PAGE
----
|The new oil reality for Yasuní|
Eight oil concessions cover Yasuní National Park and the Waorani Ethnic Reserve. Moreover, across the border in Peru is a continuous mass of 20 oil concessions. This “oil landscape” has changed dramatically over the past several months. Here is a block-by-block update on the recent changes and prospects for the future.
Block 15 - The most dramatic recent change in the oil landscape has occurred in Block 15. On May 15, the government of Ecuador canceled Occidental’s contract as operator of Block 15. In essence, Ecuador kicked an American oil company out of the country; a very bold move that took many by surprise. Ecuador argues that Oxy violated the terms of the contract when the company sold 40% of the block in 2000 to another company without authorization from the government.
This move was especially striking due to the fact that Block 15 is the most productive block in Ecuador. In 2005, nearly 100,000 barrels a day were extracted from Block 15, nearly one-fifth of the production in the entire country. Further, Block 15 contains the Eden-Yuturi oil field, the highest producing field in Ecuador (66,000 barrels a day).
Petroecuador, the state oil company, immediately took over Block 15. There was much speculation that Petroecuador would quickly form a partnership with another company in order to effectively exploit the block. State oil companies from Brazil (Petrobras), Colombia (Ecopetrol), Chile (Enap), China (Sinopec) and Malaysia (Petronas), along with Spain's Repsol YPF have all expressed interest in operating Block 15. However, it now appears as if Petroecuador will remain the sole operator of Block 15 until at least January 2007.
Block 31 - In April 2006, Petrobras announced that it had made significant changes to its project in Block 31. Most importantly, the company will not build an access road or processing facility within Yasuní National Park; instead Petrobras plans to access the two drilling platforms by helicopter and build the processing facility a few kilometers outside the park. These changes came after intense opposition from environmental and scientific groups to the construction of a road and processing facility within a national park. The Ecuadorian Environment Ministry listened to this opposition and essentially forced Petrobras to redesign the project. The environmental consulting firm Entrix is now preparing the new environmental impact studies.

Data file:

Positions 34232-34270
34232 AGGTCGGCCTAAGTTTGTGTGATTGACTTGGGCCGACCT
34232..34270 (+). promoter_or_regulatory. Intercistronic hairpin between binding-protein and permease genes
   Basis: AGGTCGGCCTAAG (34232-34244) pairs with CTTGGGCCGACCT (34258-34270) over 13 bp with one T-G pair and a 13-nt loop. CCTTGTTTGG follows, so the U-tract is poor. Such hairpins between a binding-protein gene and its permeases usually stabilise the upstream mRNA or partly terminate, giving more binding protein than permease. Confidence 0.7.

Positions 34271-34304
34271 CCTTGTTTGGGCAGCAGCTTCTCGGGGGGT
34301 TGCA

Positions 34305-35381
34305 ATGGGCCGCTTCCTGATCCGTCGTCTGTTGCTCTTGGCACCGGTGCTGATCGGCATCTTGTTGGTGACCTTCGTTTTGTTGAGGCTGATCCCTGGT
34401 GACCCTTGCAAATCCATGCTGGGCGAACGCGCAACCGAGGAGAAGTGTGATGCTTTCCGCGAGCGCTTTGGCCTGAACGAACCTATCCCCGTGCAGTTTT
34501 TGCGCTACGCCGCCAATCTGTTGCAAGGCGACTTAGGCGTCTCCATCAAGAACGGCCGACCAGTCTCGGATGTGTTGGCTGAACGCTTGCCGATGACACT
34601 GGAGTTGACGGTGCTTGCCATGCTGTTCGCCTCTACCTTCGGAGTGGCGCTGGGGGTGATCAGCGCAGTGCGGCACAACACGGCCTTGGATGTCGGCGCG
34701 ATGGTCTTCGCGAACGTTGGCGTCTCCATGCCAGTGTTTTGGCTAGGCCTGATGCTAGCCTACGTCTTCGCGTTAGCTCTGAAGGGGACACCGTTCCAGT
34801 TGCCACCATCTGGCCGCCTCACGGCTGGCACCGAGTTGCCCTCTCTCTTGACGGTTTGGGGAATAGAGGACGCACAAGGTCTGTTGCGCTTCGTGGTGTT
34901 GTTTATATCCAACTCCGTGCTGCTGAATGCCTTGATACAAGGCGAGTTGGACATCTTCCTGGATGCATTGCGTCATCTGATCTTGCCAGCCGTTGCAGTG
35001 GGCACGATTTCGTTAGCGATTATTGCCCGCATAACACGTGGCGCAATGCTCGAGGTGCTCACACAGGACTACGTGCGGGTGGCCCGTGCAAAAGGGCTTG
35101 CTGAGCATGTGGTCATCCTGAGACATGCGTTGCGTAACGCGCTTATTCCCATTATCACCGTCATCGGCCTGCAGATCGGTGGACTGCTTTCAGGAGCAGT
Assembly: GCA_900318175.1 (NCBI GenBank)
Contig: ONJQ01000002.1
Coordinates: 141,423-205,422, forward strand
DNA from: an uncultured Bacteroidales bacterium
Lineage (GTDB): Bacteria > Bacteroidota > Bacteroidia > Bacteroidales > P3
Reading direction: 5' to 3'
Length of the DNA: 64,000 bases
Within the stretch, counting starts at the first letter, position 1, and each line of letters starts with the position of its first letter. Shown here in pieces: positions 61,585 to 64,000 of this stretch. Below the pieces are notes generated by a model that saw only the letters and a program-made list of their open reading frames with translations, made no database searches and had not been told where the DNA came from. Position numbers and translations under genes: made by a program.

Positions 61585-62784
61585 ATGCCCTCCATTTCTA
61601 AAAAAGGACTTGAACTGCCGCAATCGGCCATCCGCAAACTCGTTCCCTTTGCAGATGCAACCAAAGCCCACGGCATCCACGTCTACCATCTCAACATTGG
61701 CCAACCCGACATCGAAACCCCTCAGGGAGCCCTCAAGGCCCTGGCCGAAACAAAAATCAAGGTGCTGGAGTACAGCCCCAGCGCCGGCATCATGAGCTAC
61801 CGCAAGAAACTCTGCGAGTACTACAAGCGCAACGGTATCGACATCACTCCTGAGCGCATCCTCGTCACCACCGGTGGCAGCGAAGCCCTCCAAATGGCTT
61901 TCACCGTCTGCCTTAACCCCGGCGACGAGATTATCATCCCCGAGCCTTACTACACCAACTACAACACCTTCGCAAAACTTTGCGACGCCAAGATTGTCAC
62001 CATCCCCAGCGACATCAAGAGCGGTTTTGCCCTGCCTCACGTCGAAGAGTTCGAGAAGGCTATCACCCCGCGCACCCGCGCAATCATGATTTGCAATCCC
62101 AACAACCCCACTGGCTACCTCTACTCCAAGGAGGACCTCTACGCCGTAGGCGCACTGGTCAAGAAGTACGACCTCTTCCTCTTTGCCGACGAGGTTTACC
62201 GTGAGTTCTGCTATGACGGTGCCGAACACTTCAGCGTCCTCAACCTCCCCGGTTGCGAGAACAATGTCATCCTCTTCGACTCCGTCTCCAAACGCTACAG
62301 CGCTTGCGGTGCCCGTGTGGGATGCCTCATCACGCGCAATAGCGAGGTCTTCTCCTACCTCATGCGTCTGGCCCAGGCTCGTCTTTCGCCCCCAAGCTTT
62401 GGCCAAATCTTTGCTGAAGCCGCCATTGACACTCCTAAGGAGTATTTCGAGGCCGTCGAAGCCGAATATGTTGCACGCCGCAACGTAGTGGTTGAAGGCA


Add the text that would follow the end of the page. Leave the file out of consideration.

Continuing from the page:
The Waorani leadership, however, continues to make clear that they oppose any new oil development by Petrobras, roadless or not, on their ancestral territory. In May, the President and Vice President of ONHAE, and the President of AMWAE, all attended the United Nations Permanent Forum on Indigenous Issues in New York. During the meetings, the Waorani leaders called on Petrobras to leave its territory.
Blocks 14 and 17- In March 2006, Andes Petroleum Company finalized its purchase of Encana’s Blocks 14 and 17. The purchase also included Encana’s leading stake in the OCP pipeline. Andes Petroleum is a partnership between two Chinese state oil companies, CNPC and Sinopec. Andes Petroleum stated that it plans to invest $200 million in exploration and development. Thus, there is much concern about increased levels of seismic testing in the two blocks. Particular concern centers on the fate of Block 17; much of this block overlaps with territory known to be used by an indigenous group living in voluntary isolation known as the Taromenane. The government is soon expected to finalize the borders of the Intangible Zone, an area designed to protect the Taromenane. All oil activities within this zone will be prohibited. Much of Block 17 is overlapped by this Intangible Zone.
ITT Block - The ITT Block (named after the Ishpingo-Tambococha-Tiputini oil fields) is the elephant in the room. The largest known oil reserves in Ecuador reside under the ITT block---over 900 million barrels. This accounts for nearly ¼ of Ecuador’s total reserves. Thus, there is intense political and economic pressure to develop this block even though it is located with a nearly pristine part of Yasuni National Park. The government has indicated that it in order to exploit the block it will likely form a partnership with another state company, thus making Brazil’s Petrobras and China’s Sinopec leading candidates. Petroecuador is expected to name its partner at any moment now.